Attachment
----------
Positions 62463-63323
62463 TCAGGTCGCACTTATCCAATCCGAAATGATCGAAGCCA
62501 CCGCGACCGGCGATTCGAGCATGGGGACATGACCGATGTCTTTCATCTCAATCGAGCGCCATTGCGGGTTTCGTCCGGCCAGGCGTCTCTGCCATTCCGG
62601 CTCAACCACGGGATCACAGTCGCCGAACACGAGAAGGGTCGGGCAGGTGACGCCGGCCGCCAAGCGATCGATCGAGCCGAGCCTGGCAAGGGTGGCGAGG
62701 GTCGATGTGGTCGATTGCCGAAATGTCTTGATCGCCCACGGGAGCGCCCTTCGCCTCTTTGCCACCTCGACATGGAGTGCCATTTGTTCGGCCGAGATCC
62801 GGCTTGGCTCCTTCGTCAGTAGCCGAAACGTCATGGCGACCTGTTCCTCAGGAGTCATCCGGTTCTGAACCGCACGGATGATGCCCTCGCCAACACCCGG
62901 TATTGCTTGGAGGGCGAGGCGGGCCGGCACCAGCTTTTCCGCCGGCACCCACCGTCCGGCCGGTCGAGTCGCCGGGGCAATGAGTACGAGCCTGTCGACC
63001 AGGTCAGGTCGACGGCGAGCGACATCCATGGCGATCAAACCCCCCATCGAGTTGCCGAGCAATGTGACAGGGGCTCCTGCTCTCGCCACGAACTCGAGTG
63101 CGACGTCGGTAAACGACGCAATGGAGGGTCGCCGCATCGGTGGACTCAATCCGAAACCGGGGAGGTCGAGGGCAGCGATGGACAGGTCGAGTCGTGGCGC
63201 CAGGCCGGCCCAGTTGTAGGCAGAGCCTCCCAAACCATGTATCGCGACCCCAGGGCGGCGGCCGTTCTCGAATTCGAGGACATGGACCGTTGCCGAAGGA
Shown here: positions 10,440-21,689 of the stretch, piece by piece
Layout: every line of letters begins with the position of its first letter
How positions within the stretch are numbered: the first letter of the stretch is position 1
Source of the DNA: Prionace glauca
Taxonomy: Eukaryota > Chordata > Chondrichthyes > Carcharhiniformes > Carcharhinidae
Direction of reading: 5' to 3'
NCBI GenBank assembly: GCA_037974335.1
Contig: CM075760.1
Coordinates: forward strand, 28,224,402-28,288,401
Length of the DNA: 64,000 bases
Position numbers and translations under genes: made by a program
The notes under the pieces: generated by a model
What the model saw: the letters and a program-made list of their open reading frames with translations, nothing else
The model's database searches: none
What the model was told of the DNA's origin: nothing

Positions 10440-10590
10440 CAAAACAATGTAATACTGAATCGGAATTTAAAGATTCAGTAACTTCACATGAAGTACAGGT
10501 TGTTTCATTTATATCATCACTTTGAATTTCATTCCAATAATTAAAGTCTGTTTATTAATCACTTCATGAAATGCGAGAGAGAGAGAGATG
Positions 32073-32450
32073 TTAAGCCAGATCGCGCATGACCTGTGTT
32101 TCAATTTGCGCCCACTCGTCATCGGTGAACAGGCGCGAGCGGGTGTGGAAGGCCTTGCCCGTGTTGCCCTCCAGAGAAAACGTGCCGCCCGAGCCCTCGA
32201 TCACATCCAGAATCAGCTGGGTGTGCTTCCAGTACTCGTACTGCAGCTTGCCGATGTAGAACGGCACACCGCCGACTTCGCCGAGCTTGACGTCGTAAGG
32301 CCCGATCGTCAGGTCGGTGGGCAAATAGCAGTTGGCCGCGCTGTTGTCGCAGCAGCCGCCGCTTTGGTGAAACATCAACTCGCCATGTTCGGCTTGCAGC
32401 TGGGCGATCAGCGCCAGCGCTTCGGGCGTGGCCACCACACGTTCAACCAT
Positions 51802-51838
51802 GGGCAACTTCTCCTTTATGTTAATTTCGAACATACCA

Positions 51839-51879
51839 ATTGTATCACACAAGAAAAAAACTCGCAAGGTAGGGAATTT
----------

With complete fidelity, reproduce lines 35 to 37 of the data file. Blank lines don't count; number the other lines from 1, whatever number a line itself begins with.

Positions 51802-51838
51802 GGGCAACTTCTCCTTTATGTTAATTTCGAACATACCA

Positions 51839-51879